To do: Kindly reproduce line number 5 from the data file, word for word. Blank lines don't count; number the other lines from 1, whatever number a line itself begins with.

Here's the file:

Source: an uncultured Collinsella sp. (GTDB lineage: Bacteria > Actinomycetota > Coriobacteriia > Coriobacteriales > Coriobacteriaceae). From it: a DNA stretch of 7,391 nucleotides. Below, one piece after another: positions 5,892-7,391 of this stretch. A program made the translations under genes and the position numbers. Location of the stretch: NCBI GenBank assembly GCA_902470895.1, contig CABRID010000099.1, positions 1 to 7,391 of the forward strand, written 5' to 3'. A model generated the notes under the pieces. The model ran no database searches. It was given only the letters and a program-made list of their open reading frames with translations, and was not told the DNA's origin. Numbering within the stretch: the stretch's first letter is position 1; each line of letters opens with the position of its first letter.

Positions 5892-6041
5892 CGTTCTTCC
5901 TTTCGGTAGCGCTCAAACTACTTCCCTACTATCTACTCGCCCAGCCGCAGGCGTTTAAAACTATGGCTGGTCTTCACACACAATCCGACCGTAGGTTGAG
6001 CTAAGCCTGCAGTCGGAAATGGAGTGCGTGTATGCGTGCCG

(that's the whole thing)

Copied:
6001 CTAAGCCTGCAGTCGGAAATGGAGTGCGTGTATGCGTGCCG